When she’d made her tea, she wandered into the big open plan living room, mug in hand, and was drawn straight to the wall of windows overlooking the sea. At this time of the evening, all she could see was her reflection in the glass, so she turned out the lights to gaze at the shimmering waves of Dingle Bay while she sipped her tea. Even though she’d grown up in this house, the view never failed to captivate her.

    She sank into an armchair by the window, and as her eyes adjusted to the gloom, she realised what had seemed so off about the house, apart from the unprecedented quiet. Her mother usually went to town on the Christmas decorations and would have the whole house decked out like the Dingle branch of Macy’s with ornaments and knick-knacks collected over the years. But it was uncharacteristically minimal this year. There was a garland on the mantelpiece, and the tree stood where it always did in the alcove beside the fireplace – a tall fir, the scent of fresh pine hanging in the air. But there were no presents under it, which was odd.

    She knew there would be some simple, rational explanation for all this. But she couldn’t for the life of her guess what it could be, and she wished her parents would come back soon and put her out of her misery. She’d done too good a job of keeping her trip home a secret. It had been difficult staying away from social media for the last few days, and she’d been itching to post on Instagram throughout her long journey. But she’d resisted. Now she was sorry she’d bothered.

    She should have told Abbie she was coming. One of her brothers would have been sure to let something slip, but Abbie could keep a secret. She was the only one Mary had told about her break-up with Greg. Her parents still believed she’d be spending Christmas with his family. She hadn’t been sure she’d be able to get a flight at such short notice – at least not one that she could afford – and she knew her mother would be upset to know she’d be on her own in New York having just been dumped by her boyfriend. Then when she’d managed to get a flight, the idea of surprising everyone had taken hold …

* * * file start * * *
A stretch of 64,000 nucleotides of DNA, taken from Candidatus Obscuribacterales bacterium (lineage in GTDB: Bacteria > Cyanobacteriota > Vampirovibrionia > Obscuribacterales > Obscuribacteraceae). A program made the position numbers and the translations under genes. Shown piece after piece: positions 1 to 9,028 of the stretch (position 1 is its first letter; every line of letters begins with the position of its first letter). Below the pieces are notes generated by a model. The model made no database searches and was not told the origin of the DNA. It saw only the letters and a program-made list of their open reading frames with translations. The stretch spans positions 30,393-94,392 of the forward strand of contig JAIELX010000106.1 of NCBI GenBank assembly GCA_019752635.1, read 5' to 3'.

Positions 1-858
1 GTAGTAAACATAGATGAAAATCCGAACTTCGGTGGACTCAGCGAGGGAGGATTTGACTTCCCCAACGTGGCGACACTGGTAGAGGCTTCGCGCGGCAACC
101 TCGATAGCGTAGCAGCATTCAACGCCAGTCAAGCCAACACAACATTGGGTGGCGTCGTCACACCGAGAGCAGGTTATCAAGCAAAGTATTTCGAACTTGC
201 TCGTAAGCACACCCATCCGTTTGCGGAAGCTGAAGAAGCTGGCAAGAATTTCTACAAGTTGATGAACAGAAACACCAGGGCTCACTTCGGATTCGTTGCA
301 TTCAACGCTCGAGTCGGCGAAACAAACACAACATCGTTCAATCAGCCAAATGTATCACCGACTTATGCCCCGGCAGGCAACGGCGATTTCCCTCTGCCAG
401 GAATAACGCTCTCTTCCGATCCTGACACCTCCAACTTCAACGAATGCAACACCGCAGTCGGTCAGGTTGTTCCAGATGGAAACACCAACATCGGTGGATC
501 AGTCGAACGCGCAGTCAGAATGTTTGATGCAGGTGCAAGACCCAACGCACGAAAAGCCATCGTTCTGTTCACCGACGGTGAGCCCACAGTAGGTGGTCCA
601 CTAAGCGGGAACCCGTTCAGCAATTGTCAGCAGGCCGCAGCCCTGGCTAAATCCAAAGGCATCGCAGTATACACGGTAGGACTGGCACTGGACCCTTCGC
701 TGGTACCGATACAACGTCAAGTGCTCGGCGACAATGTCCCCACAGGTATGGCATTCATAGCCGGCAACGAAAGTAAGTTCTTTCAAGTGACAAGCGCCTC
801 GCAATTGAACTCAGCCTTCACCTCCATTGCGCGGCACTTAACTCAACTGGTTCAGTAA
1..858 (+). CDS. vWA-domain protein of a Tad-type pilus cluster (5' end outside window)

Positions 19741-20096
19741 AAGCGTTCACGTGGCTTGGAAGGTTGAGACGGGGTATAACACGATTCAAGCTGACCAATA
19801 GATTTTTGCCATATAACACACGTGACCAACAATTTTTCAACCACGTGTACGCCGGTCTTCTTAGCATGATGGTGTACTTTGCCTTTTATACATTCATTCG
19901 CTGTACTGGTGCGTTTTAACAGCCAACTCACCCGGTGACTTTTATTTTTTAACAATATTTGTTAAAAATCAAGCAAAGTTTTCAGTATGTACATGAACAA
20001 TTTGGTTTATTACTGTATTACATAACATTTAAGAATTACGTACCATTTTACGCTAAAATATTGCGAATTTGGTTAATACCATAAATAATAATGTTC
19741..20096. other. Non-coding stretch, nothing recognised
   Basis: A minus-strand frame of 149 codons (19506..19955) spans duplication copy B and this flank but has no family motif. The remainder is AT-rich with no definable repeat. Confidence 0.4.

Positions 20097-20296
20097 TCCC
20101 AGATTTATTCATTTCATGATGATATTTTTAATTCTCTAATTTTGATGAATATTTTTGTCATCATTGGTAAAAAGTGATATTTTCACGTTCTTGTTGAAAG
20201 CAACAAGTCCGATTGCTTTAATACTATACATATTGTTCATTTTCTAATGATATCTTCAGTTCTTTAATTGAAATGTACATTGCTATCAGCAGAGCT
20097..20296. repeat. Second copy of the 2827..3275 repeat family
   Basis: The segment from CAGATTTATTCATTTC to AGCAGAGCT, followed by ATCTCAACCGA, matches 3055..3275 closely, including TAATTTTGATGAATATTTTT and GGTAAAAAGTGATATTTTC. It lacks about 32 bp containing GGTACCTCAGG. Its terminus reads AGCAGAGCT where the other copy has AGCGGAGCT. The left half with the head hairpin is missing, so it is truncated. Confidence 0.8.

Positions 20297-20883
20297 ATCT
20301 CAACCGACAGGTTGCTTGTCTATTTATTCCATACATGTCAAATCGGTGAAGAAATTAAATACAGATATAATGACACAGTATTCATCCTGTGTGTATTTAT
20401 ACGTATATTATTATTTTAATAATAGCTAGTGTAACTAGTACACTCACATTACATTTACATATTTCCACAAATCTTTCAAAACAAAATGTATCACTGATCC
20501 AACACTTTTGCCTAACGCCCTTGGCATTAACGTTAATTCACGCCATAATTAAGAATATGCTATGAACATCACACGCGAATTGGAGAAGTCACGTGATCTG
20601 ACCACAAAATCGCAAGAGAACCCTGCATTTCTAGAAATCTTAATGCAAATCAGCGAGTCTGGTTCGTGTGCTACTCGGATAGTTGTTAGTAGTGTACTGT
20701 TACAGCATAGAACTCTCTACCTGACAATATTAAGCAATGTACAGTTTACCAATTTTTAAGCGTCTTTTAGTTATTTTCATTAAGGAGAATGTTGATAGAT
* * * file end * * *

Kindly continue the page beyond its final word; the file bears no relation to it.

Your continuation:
Her eyes were starting to droop closed when she heard a key in the front door. Finally! She leapt out of the armchair, mug in hand, and raced to the kitchen, ducking behind the door and listening as footsteps came down the hall. She was poised, ready to spring out as she heard the living room door open and the light in the outer room was switched on. But then the footsteps were striding towards the kitchen, and before she could react, the door was being pushed open and she had to leap out of the way to avoid it hitting her in the face, the remnants of her tea splashing out of the mug.

    ‘Surpri—Aaagh!’ She shrieked, the grin sliding off her face. Because looming in the doorway was a very tall masked man dressed all in black, only his scowling eyes visible. She leaped back, and her mug dropped to the floor and smashed.


    For a beat they both froze, staring at each other in silence – though Mary’s heart was pounding so wildly, she’d be surprised if the intruder couldn’t hear it. She was backing away, looking around frantically for a weapon, when he spoke.

    ‘Can I help